Trace Miller's works have much to offer

ART REVIEW

October 03, 1991|By John Dorsey | John Dorsey,Sun Art Critic

Trace Miller's recent paintings at the C. Grimaldis Gallery combine the past and the present, art history and personal history, the concrete world with the world of thoughts and dreams. As with his past works, these reveal a painter fully in command of exceptional talents, and leave the viewer questioning only the degree of passion involved.

Using a technique of layering and scraping of paint that results in a surface resembling the texture of fresco, Miller creates images in which quotations from the art of past ages swim in indeterminate spaces, sometimes combined with elements of self-portraiture. It is as if we inhabit the artist's mind as it seeks a voice that can acknowledge the past while striving for originality.

In "Crosscurrents" are a Greek swimmer, renaissance figures and an arcade. In "Excavation," nudes are superimposed, going back to Manet, Ingres, Titian and perhaps others. The three graces materialize more than once, as does a mysterious figure that suggests to this viewer Michelangelo's "David"; but its clothing may indicate something else instead, or as well.

Often some reference to the artist, whether a full figure as in "Untitled" or a part of the figure used like a quotation, serves to connect all these allusions with the present, with the specific mind through which they are presented to us.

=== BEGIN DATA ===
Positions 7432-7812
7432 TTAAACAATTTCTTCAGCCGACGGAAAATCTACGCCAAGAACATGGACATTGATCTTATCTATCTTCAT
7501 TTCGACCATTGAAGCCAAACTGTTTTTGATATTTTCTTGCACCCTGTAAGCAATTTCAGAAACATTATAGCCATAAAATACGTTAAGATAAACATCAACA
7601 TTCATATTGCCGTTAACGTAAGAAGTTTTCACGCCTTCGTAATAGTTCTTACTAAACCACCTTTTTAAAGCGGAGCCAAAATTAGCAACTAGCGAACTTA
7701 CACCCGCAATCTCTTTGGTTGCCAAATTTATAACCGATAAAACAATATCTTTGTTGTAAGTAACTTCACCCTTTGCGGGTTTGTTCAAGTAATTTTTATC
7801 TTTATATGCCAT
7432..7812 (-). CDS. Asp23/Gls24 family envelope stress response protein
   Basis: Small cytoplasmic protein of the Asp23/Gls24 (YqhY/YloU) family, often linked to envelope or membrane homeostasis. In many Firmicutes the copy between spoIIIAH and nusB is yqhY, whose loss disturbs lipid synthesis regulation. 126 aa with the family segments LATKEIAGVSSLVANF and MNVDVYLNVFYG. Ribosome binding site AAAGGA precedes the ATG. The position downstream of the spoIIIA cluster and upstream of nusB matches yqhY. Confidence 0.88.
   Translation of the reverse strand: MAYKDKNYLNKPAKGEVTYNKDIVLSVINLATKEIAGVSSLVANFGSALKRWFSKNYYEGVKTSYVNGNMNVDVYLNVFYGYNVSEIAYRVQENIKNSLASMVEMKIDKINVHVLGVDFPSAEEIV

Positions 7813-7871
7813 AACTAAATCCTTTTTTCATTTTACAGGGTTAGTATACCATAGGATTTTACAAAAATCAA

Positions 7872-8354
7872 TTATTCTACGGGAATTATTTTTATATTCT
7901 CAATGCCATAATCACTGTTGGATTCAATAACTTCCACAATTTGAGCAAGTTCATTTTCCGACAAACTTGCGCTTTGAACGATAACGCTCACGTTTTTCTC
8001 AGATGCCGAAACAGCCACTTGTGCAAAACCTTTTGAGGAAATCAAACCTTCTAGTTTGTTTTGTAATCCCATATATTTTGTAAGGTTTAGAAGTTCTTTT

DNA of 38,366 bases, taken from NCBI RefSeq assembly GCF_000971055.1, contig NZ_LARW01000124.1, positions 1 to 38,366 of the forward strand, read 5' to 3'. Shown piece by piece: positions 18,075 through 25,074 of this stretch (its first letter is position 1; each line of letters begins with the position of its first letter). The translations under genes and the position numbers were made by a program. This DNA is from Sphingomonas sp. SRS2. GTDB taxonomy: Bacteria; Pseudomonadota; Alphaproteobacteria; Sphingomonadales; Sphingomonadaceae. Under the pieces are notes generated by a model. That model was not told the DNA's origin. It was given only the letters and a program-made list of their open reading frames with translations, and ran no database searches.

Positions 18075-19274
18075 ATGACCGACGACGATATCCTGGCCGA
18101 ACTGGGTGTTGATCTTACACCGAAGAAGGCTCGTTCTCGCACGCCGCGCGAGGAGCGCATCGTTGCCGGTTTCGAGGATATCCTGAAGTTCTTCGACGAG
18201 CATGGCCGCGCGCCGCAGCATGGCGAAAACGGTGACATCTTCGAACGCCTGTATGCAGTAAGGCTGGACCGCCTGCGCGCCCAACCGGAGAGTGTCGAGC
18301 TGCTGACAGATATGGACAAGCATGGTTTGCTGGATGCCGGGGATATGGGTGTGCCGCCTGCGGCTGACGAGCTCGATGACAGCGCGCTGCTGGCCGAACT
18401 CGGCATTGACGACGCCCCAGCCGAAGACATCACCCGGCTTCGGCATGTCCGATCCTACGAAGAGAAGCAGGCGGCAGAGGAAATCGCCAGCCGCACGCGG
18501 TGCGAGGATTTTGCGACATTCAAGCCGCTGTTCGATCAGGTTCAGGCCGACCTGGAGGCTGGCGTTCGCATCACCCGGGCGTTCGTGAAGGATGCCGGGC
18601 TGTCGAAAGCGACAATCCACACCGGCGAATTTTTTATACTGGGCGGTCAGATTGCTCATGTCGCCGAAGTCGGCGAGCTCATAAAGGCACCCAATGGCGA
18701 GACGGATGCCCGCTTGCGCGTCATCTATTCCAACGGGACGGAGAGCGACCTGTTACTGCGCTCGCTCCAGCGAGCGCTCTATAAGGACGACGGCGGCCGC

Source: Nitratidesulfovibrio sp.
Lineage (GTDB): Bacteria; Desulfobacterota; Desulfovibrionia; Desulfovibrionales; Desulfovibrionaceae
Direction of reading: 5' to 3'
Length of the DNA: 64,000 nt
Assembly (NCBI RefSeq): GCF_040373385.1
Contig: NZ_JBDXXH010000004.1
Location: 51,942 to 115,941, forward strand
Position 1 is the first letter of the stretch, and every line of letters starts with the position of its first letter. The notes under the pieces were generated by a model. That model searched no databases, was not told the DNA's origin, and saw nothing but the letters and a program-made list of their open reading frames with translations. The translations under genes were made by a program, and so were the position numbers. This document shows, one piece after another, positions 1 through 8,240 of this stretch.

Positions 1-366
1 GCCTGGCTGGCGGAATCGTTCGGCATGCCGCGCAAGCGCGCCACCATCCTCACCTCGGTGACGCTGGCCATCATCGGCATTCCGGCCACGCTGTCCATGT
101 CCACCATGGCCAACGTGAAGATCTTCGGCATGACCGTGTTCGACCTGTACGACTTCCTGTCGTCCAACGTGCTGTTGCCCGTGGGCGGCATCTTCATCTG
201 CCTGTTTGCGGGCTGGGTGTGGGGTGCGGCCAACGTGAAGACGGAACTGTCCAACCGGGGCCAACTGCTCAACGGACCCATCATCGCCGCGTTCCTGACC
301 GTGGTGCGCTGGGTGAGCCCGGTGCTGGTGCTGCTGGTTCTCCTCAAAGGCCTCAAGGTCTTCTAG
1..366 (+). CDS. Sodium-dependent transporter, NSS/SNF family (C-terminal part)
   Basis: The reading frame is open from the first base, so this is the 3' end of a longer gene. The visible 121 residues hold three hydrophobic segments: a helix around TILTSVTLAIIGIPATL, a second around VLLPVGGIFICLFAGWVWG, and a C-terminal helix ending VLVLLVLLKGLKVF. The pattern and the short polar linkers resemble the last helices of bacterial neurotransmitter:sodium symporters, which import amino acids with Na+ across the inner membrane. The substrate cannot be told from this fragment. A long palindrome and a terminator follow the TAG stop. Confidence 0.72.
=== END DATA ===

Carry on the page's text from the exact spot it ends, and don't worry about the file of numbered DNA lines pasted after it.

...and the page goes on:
This telescoping of time is achieved through other means too. If Miller's surfaces suggest fresco, at the same time they assert themselves as two-dimensional flat surfaces which belie the illusion of depth. If there is traditional picture painting here, there are also places where paint is handled, and intended to be seen, simply as paint. If Miller acknowledges a debt to classical antiquity and the renaissance, he acknowledges another to 20th century surrealism and abstraction.

There is so much to Miller's paintings -- so much there, so much implied, so much to ponder -- that it is perhaps gratuitous to ask for even more. But they do seem now and then a bit removed and emotionless; they could use a dollop more of humanity.

Miller here reveals the mind and the hand of a formidable painter. Surely in the fullness of time more of the heart will join them.

"Trace Miller" will continue through Nov. 2 at the C. Grimaldis Gallery, 1006 Morton St. Call 539-1080.

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